An Epic Ball Head Comparison Review

During the Spring of 2017 I undertook a massive research project to review and test ball heads and tripods. Throughout my search I tested ball heads from:

  • 3 Legged Thing

  • Acratech

  • Benro

  • Feisol

  • FLM

  • Induro

  • Novoflex

  • Oben

  • Really Right Stuff

  • Sirui

I will go through and offer some thoughts on each of the ball heads. I'll just state at the outset that there are a LOT of fantastic products on the market in terms of ball heads. Having tested a more than a dozen different models from ten different manufacturers, I am generally extremely impressed by the quality and caliber of the products in the marketplace today. There really aren't any ball heads in the list that I would say: "Avoid this one!" That's actually pretty impressive given the price range that is covered. What I will say, though, is that in general, you are getting what you pay for. The products that are in the $400 or $500 price range truly are a vastly better product than those that are in the $120 price range. With that in mind, I would strongly suggest leaning toward the upper end of your budget limit when considering the purchase of a ball head. This is a tool that will be holding thousands of dollars worth of photography equipment. If it fails, your camera falls. It is positively worth an extra couple hundred dollars to be completely confident in the product that is holding your very expensive gear. With that, here are the ball heads, and my thoughts on them...



3 Legged Thing - Air Hed

The Air Hed is a $200 ball head that is incredibly funky looking! This ball head is incredibly well built, and my biggest positive comment about the Air Hed is that it is a double panning head at a very modest price. By double panning, I mean that it has two different panning devices. Every ball head in this review has a panning head at the base of the ball head. There is a little knob that you loosen/tighten to enable the head to spin horizontally, 360 degrees. However with the Air Hed, there is a second panning head right at the very top of the device, where your quick release plate attaches. The main advantage to that second panning head would be if you were to drop the top into portrait mode, you would then have a vertical panning option, as well as horizontal. The two panning heads in conjunction with each other almost give you a gimbal effect.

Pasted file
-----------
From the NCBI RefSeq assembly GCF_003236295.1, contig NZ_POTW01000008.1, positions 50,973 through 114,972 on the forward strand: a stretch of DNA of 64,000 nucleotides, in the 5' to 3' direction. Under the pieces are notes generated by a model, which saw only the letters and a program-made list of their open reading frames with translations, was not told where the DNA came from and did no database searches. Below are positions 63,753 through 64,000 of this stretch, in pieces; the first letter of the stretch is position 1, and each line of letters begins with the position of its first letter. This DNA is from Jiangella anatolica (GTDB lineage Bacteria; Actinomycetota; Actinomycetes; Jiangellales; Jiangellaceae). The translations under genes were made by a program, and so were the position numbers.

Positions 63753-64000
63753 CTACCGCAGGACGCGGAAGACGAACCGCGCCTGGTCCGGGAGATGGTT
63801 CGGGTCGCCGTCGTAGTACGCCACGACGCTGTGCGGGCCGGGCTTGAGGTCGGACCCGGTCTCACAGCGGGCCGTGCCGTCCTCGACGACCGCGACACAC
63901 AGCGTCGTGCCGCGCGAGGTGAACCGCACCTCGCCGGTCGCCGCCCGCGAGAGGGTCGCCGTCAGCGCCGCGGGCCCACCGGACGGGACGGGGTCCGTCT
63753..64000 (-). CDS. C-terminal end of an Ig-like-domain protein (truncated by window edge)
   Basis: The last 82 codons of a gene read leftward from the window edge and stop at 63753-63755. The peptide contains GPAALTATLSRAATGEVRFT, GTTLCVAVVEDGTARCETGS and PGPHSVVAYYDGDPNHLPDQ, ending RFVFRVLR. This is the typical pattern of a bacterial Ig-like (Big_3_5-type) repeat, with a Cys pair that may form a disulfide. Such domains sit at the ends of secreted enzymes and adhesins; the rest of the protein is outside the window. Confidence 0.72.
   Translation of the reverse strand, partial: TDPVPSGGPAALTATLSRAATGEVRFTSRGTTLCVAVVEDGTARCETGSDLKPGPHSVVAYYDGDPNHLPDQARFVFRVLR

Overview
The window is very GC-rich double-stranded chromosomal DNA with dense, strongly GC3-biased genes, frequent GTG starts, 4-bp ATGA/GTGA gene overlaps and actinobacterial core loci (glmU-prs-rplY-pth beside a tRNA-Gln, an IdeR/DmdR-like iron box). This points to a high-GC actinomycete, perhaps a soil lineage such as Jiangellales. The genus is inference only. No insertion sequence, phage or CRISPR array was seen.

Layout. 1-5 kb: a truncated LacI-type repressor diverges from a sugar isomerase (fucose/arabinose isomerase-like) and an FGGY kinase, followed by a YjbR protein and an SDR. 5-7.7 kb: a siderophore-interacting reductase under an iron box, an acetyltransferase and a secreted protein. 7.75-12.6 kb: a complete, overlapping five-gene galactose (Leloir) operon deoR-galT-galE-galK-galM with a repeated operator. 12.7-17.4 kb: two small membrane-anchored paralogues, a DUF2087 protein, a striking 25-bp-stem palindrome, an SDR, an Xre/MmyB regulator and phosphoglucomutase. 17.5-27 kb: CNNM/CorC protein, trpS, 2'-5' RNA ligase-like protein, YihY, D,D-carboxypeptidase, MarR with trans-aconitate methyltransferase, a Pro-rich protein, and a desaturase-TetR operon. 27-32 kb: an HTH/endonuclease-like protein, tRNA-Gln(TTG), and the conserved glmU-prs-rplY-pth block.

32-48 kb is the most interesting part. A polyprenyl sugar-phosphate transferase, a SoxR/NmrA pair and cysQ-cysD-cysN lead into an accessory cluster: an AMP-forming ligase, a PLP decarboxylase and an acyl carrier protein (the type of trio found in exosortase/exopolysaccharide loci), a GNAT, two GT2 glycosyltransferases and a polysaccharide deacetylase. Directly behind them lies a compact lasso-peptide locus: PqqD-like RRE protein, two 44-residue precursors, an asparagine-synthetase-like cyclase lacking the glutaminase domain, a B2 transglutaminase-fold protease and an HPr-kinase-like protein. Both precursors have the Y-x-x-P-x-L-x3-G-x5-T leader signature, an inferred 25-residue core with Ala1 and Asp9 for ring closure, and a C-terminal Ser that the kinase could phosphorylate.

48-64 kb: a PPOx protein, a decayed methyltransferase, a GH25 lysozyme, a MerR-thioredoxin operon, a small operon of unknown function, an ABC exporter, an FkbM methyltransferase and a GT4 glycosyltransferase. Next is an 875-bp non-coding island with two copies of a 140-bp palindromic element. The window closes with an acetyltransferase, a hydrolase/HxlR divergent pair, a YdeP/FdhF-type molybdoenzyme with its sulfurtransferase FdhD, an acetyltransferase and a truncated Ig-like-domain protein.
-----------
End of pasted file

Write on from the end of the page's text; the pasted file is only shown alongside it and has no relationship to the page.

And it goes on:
The down side to this head is the absence of friction control. Friction control is a pretty valuable feature, in that it puts some resistance on the ball itself. When you loosen the main control knob, this particular head will go from completely tight to very "floppy" all at once. Most of the other heads in the review have a friction control, so that if you have very heavy equipment, you can increase the resistance on that boll, making it more rigid under a heavy set-up.

While I don't have a discount code for 3 Legged Thing, I do have an affiliate link. Hopefully you will get some added benefits from using that link!


​​Acratech GP



The Acratech GP retails for $429, including the lever release, which is pictured to the right. There is a twist release option which is $399. If you had read the initial comments I had written about the GP, you would have seen an extremely different set of opinions. Initially I was obsessively in love with the lever release. At this point, I have moved 180 degrees in the opposite direction, and can only recommend the Lever release. Why? Because the lever release dropped my camera - twice. The first time I thought that somehow, just in some bizarre way, I had mis-aligned the arca-swiss plate. I actually fashioned a tether for my camera, and kept using it. Sure enough, about 2 weeks later, it happened again. I had been so obsessively careful about mounting the camera to the lever release plate since that drop, I am 100% certain it was a defect in the lever release.


I'm still a great fan of Acratch, and the GP overall, but I no longer would use the lever release. The thing that I still love about the Acratech GP is the open ball design. While most of the other ball heads encase the ball inside a metal casing, this design keeps it almost completely exposed, except for a ring that extends around the 'equator' of the ball. That ring allows you to set both your friction control, and it allows the main control knob to lock down the ball in place.

The GP also has a reversible feature which I honestly have never tried, but you can take the bottom plate off and mount it upside down, in a different manner, which is primarily for panorama photography. I don't realistically see myself ever doing that. I could envision adding another panning surface to the top of the hea